His instinct was to trust ours. And this developed this whole Gang of Four thing where you become the corporation. We'd meet. And I didn't think they were the enemy. I thought they were workers who had gotten into music for probably all the right reasons, and weren't as lucky as we were, weren't able to fulfill their ambition to be musicians and were now working the music. Maybe they lost their love and I felt that part of our thing was to reignite that. Then you start to see organization in a creative light. You start to say, 'Well, these are important decisions, this artwork, and these things.

As the release of Achtung Baby and rehearsals for the Zoo TV tour impend, U2 ideas are expanding faster than their bank accounts. They have drawn up a plan to build a giant doll of an Achtung Baby with a working penis that will pee on the audience. McGuinness suggests it's an expensive indulgence. Edge starts thinking, then, that maybe what they should do is create fake photos of, say, the giant baby on top of Tower Records and try to convince the press that it really happened:. That, too, gets nixed.

Plans for the staging are settling into something more stark and spooky than the Jetsons city of the initial designs. Now the band is talking about black scaffolding, like oil wells or TV towers, shooting into the air with video screens flashing across and throughout. There will be a second tier, above the band, to which Bono can ascend. There will be two wings at the front corners of the stage onto which Bono and Edge can venture.

Larry's main question at each new proposition is, "What's it going to cost? Bono's imagination is not encumbered by such fiscal concerns. He has an inspiration: how about a small second stage stuck way out in the middle of the audience and connected to the main stage by a ramp? Then, after hitting the crowd with all this high-tech hoopla, the band can stroll out to the B stage and busk with acoustic guitars. The designers aren't sure how to make that work, but they say they'll try it.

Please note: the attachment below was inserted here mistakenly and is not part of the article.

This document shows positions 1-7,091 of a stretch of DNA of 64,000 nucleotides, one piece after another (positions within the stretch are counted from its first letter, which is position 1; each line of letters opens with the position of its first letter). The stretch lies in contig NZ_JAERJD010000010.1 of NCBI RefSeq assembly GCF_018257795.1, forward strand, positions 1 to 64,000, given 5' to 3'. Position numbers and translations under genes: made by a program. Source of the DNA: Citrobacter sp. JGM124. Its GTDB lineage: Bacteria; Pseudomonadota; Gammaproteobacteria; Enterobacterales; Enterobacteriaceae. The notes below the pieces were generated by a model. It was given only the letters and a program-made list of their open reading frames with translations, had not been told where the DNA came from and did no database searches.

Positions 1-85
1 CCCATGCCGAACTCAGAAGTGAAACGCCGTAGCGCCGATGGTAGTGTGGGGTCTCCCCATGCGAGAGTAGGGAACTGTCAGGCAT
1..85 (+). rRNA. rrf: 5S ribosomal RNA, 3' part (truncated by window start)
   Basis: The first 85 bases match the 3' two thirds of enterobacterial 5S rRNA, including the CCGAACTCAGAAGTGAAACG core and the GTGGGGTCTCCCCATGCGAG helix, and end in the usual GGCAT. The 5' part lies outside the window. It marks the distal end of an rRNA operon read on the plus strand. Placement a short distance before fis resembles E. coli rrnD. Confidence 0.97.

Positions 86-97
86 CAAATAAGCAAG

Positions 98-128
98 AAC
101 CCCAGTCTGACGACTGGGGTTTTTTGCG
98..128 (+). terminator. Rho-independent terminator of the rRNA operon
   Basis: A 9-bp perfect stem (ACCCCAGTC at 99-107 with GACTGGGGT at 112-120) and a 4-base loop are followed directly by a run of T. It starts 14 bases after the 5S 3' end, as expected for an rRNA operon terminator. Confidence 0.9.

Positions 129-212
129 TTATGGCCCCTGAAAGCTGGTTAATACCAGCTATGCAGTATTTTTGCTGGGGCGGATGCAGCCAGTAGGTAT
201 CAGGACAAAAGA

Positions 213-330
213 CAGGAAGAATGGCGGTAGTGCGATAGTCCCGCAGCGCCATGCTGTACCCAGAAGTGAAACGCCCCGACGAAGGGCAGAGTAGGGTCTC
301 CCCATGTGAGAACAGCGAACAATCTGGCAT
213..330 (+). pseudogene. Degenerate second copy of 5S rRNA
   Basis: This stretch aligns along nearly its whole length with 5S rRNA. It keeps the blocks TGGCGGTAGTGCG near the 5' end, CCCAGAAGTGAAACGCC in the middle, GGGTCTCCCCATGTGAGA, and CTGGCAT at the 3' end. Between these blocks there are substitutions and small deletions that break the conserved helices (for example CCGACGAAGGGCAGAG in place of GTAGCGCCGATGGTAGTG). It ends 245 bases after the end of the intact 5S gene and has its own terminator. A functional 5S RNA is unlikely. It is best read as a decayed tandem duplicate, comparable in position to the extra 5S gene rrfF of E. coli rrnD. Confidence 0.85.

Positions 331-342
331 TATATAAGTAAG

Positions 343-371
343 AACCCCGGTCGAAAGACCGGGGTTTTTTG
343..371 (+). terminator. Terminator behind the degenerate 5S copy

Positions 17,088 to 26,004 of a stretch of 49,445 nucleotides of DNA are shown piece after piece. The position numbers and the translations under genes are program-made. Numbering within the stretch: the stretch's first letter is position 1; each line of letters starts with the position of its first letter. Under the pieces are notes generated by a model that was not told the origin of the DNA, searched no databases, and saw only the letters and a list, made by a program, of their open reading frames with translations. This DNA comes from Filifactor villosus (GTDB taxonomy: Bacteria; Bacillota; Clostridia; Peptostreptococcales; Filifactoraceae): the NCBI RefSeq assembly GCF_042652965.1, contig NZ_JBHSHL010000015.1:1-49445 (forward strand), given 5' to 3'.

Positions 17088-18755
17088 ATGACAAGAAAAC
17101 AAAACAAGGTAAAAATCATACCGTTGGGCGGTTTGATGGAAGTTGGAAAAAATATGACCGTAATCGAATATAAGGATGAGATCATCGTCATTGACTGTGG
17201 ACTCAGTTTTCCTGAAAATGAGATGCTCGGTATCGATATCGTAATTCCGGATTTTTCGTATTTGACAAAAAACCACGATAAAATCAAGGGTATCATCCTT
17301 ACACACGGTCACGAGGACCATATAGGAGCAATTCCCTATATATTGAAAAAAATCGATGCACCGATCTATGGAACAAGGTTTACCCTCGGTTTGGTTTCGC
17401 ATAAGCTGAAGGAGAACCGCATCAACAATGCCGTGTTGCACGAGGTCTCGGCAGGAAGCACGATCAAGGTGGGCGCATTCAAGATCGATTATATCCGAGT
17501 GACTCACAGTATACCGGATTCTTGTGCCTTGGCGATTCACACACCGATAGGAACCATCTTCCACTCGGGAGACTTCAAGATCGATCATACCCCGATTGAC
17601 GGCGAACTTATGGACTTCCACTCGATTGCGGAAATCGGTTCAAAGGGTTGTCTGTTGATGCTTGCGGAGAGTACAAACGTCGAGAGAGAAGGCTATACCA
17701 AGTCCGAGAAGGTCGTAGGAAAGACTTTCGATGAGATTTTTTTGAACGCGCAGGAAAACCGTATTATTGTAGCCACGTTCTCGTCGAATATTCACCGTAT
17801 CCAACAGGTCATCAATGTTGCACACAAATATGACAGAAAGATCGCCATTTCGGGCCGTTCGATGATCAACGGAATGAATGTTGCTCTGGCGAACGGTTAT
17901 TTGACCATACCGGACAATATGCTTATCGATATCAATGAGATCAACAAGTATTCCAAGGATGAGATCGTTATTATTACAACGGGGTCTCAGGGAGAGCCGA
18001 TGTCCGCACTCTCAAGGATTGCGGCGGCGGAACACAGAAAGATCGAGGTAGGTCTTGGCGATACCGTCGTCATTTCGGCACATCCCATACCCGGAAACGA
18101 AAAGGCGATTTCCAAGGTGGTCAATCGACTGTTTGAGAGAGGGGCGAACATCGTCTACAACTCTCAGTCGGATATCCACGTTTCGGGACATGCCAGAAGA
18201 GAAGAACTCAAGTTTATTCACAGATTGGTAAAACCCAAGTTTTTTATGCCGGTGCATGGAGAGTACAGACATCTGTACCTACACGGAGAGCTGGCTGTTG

They eventually come up with a design for a long ramp departing from Edge's side of the stage. It is like a big fist at the end of a long, thin arm. Larry's question hangs in the air. What is it going to cost? One element essential to the whole enterprise is the purchase of a Vidiwall, a giant television screen.

The bad news is, it costs four to five million dollars. The good news is, the Vidiwall is built by Philips, the company that owns Polygram, the company that just bought Island, the record label to which U2 is signed! McGuinness has been wanting the band to meet Alain Levy, the head of Polygram. The band hatch a plan to invite Levy over and really butter him up. They will invite him to dinner at Adam's house and to spend the night at Bono's-and they'll hit him with the notion that it would be great for everyone if Philips gave U2 the Zoo video gear for free-as a demonstration of corporate synergy.

Here's the hardware from Philips, the album from Polygram, and the music from U2. At dinner Levy, a Frenchman, seems neither unpleasant nor overly chummy. What he clearly is is smart. Bono figures if they try to play games with the guy they'll just insult him. They must like the band. So during dinner Bono leans over and asks: How about you asking Philips to give us the video screens? Levy looks at Bono coldly and says, "You don't even wait for dessert to ask me this? Bono is taken aback. Levy continues coolly: "I'm not stupid. I know why you asked me here.

I'll look into it. We'll see. To U2's disappointment and resentment Philips rejects Levy's pro-posal. U2 will have to fork out the money for their Vidiscreens like anybody else. Apparently the research scientists at the electronics com-pany care less about U2 than they would about a longer-burning lightbulb. Levy gets Polygram to kick in a half million bucks or so in tour support, as a gesture of goodwill.

By the time U2 starts getting a fix on just how expensive their plans are going to be to execute, Larry's not the only one swallowing hard. They agree to take it one step at a time. The album is coming out in time for Christmas of In the spring they will do a tour of indoor arenas in the USA and Europe. If the album is not well received or if the shows don't sell out as quickly as they expect them to, that may be all they do. Perhaps next summer they could do some sort of TV concert as a finale. If Achtung Baby is a hit and the ticket demand is big enough, they will return to America to play football stadiums in the second half of the summer.